The worst-case scenario is that the gaps between whites and non-whites in education and earnings will not change. In this scenario, the skills and earnings of the American work force decline, and per capita income growth falls to 1.49 percent per year. However, if we assume that policy reform or assimilation will close half of the educational-achievement gap by 2050, and that this in turn will close the earning gap by half, then the average growth rate per capita will be 1.85 percent per year. In this second scenario, the growing Hispanic population not only doesn’t reduce income growth, but actually mitigates some of the effects of population aging.
Comparing the two scenarios vividly illustrates the economic value of closing the achievement gap. The alternative futures available to us are an economy producing $38 trillion per year and an economy producing $44 trillion per year.
Since the American public sector historically has collected around one-third of GDP in revenue, the optimistic scenario could add close to $2 trillion to federal coffers every year, which could make the nation fiscally solvent and go a long way toward lowering public-debt levels. And there would also be gains in terms of lowered crime, healthier lifestyles, and improved family outcomes.
There is no question that liberals care as much about the plight of minorities as conservatives do. Their fault is not a lack of good intentions. Rather, it is coalition politics.
In Special Interest, Stanford political scientist Terry Moe offers an exhaustive account of the political influence of America’s 4 million unionized public-school teachers, and how it has been deployed to block education-reform efforts for the past few decades. Union leaders have thwarted attempts to deploy staff in a more efficient manner and to offer incentive-based compensation. Their solution to every problem in education is more money. And of course, any increase in resources is channeled toward either hiring more teachers, thus creating more loyal union members, or increasing compensation for teachers, ideally in a way tied to length of service and not quality of performance.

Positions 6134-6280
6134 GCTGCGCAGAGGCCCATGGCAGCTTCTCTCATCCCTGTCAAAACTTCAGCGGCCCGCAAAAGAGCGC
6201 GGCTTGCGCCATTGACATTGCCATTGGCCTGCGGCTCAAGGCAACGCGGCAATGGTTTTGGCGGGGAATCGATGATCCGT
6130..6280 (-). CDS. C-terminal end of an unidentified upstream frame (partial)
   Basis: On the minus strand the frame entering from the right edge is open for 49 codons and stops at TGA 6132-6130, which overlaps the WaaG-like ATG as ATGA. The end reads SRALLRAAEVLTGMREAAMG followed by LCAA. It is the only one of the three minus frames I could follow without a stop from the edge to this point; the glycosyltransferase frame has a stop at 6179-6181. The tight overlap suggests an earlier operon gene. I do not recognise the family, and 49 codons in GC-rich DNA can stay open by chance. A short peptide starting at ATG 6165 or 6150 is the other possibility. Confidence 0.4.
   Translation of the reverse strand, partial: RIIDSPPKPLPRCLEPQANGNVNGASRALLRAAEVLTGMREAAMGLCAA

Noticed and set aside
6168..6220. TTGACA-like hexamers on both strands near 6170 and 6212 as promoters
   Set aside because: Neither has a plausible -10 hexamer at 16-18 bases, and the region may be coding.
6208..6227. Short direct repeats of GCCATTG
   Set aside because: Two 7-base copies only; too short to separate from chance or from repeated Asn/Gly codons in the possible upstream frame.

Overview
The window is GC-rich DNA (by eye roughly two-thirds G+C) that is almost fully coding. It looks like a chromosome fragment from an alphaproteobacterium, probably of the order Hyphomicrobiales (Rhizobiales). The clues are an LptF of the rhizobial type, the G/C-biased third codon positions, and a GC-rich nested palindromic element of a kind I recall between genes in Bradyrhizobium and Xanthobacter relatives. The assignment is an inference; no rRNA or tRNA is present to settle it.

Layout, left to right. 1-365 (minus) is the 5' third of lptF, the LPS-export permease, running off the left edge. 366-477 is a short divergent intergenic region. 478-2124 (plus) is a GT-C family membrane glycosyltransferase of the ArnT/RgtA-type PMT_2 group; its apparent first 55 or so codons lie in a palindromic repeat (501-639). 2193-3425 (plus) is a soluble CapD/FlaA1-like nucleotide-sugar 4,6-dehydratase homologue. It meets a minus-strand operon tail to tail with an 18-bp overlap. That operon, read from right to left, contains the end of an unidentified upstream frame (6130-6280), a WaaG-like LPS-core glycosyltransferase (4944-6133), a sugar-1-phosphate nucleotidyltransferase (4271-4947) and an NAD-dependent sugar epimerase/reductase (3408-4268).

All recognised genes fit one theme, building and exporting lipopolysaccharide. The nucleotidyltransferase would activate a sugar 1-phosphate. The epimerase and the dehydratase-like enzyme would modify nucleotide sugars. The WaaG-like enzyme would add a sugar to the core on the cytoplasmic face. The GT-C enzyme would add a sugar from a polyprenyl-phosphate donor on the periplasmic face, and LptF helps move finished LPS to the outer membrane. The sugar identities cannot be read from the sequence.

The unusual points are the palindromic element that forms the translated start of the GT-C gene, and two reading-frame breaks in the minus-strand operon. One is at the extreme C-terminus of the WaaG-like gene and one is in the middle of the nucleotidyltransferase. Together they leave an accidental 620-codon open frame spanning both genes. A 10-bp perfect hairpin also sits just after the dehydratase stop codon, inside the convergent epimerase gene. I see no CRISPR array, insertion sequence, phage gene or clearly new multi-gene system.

Though unionized public-school teachers are a force to be reckoned with in both political parties, they’ve grown particularly powerful with the Democrats. At recent Democratic national conventions, delegates from teachers’ unions have outnumbered delegates from California. Unionized public-school teachers are massively overrepresented in the Democratic grassroots, which has undoubtedly contributed to what we might call the neutering of the Obama administration’s education-reform efforts, and helps explain the president’s counterproductive insistence that state-level reform efforts have “buy-in” from teachers if they’re to have any hope of securing federal Race to the Top funds.
According to the OECD, the United States currently spends over $1 trillion per year on education, more than 8 percent of its national income. This makes the U.S. the second-highest spender on education among industrialized nations, whether we measure by share of national income or absolute dollars per pupil. Expenditure per pupil in elementary and secondary school is now in excess of $10,000 per year. Adjusted for inflation, this is two and a half times the sum that was spent per pupil in 1970, according to the Digest of Education Statistics. Despite this spending increase, reading and math test scores were virtually flat over the same time period, while, as mentioned above, high-school-graduation rates actually declined.